1 Antiquitas Byzantium Renascentia V. (Bibliotheca Byzantina) BYZANZ UND DAS ABENDLAND Begegnungen zwischen Ost und West Eötvös-József-Collegium EltE
2 Byzanz und das Abendland: Begegnungen zwischen Ost und West
3 Antiquitas Byzantium Renascentia V. Bibliotheca Byzantina 1. Herausgegeben von Zoltán Farkas László Horváth Tamás Mészáros Eötvös-József-Collegium 2013
4 Byzanz und das Abendland: Begegnungen zwischen Ost und West Herausgegeben von Erika Juhász Eötvös-József-Collegium Budapest 2013
5 Herausgegeben im Rahmen des vom Nationalen Forschungsfonds Ungarn geförderten Projekts OTKA Nr Verantwortlicher Herausgeber: László Horváth, Direktor des Eötvös-József-Collegiums Anschrift: ELTE Eötvös-József-Collegium H-1118 Budapest, Ménesi út Eötvös-József-Collegium und die einzelnen VerfasserInnen, 2013 Alle Rechte vorbehalten ISBN ISSN Druck: Pátria Nyomda Zrt. H-1117 Budapest, Hunyadi János út 7 Generaldirektor: István Fodor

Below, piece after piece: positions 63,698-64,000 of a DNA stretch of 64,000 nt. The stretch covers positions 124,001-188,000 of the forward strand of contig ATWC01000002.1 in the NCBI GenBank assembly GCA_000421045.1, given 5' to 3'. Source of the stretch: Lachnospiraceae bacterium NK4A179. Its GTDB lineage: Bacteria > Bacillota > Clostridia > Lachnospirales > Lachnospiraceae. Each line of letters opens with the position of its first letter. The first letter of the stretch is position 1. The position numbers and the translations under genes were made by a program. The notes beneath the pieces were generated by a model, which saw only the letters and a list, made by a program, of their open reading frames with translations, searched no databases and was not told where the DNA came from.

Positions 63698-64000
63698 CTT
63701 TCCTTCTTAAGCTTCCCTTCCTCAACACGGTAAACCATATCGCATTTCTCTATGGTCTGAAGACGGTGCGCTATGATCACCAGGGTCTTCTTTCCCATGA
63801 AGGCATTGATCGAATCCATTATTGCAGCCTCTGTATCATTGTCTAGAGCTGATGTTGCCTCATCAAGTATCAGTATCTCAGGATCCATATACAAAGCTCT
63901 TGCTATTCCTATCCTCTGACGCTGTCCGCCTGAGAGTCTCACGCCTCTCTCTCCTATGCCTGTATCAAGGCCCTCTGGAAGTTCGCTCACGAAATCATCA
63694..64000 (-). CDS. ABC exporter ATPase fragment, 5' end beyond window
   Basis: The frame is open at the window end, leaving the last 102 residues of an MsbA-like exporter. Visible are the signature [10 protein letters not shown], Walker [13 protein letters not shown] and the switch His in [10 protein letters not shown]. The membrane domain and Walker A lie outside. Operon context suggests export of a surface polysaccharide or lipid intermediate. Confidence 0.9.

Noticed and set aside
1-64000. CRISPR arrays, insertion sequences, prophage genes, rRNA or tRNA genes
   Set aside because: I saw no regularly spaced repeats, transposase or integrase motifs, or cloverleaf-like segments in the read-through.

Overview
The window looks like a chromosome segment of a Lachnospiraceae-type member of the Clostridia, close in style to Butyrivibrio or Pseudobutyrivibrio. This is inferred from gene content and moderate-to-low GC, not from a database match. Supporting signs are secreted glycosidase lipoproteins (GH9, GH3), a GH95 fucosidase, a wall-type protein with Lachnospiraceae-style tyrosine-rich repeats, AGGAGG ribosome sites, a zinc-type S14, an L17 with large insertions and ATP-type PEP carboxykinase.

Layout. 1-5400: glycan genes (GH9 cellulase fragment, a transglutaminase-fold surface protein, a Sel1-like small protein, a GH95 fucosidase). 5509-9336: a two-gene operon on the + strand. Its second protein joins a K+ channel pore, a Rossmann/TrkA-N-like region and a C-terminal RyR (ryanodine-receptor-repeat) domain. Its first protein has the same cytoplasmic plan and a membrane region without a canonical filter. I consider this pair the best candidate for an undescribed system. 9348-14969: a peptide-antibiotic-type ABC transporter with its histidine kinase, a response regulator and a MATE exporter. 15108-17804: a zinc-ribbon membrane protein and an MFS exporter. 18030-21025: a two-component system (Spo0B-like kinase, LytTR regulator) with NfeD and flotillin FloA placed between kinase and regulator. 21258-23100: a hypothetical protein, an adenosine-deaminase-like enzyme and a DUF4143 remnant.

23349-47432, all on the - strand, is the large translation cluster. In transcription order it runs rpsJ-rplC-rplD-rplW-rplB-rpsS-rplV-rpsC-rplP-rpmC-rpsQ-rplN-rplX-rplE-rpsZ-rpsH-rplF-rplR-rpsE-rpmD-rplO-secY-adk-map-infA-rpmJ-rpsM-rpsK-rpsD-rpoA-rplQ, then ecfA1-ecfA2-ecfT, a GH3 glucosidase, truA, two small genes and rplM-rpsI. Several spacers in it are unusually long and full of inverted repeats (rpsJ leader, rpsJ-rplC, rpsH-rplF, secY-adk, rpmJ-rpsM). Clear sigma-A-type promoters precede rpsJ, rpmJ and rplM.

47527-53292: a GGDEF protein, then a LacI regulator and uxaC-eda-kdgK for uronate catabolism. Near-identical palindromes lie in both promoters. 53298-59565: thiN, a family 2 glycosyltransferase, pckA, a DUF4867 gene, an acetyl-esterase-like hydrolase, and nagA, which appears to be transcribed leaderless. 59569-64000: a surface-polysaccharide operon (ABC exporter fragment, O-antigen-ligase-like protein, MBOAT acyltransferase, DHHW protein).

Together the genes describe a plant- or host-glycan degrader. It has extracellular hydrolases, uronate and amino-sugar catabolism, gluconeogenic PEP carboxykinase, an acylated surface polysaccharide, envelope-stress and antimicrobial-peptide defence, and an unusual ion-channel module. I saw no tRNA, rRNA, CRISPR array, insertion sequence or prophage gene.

6 Andreas Rhoby Byzantine Greek Words in English Vocabulary? With an Appendix on Byzantine Terms for English The Lexikon zur byzantinischen Gräzität (LBG, Dictionary of Byzantine Greek) is one of the main projects of Byzantine Studies in Vienna. So far, within this project at the Austrian Academy of Sciences, seven fascicles have been published, covering Byzantine erudite vocabulary from ἀάπτως to ταριχευτικός. 1 The final fascicle will be issued in 2016/17. Originally started as a project based on the lexica of Liddell - Scott - Jones 2 and Lampe 3 and focusing on Byzantine vocabulary of the middle Byzantine period (9 th -12 th c.), 4 many LBG lemmata now look differently: the inclusion of many words from Late Antiquity and of the early Byzantine period is mainly caused by the comparison of the collected lemmata material with the database of the Thesaurus Linguae Graecae (TLG). 5 By using the TLG, hundreds of words have been discovered which especially Lampe and Glare - Thompson 6 omitted in their lexica. 7 Each LBG lemma consists of the relevant Greek word, its German translation and the earliest attestations. In the last line, the so-called Lexikonzeile, 1 Tr a p p E. (et al.): Lexikon zur byzantinischen Gräzität besonders des Jahrhunderts. Vol. I. Vienna 2001; idem Fasc. 5. Vienna 2005; Fasc. 6. Vienna 2007; Fasc. 7. Vienna Liddell, H.G. Scott, R. Stuart Jones, H. McKenzie, R.: A Greek-English Lexicon. Oxford La m p e, G.W.H.: A Patristic Greek Lexicon. Oxford Cf. [Trapp, E.]: Einführung. In: Lexikon zur byzantinischen Gräzität besonders des Jahrhunderts, Fasc. 1. Vienna [IXf.]. 5 Cf. Tr a p p, E.: Lexicography and Electronic Textual Ressources. in: Jeffreys E. Ha l d o n, J. Co r m a c k R. (eds.): The Oxford Handbook of Byzantine Studies. Oxford : 98f. 6 Gl a r e, P. G. W. (ed. with the assistance of Th o m p s o n, A. A.): H.G. Liddell and R. Scott: Greek English Lexikon. Revised Supplement. Oxford This made the LBG include lemmata even of the 1 st c. AD, e.g. παραδαπάνημα, παραδοκιμάζω, σανδαλιόω, συμμίσθωσις etc.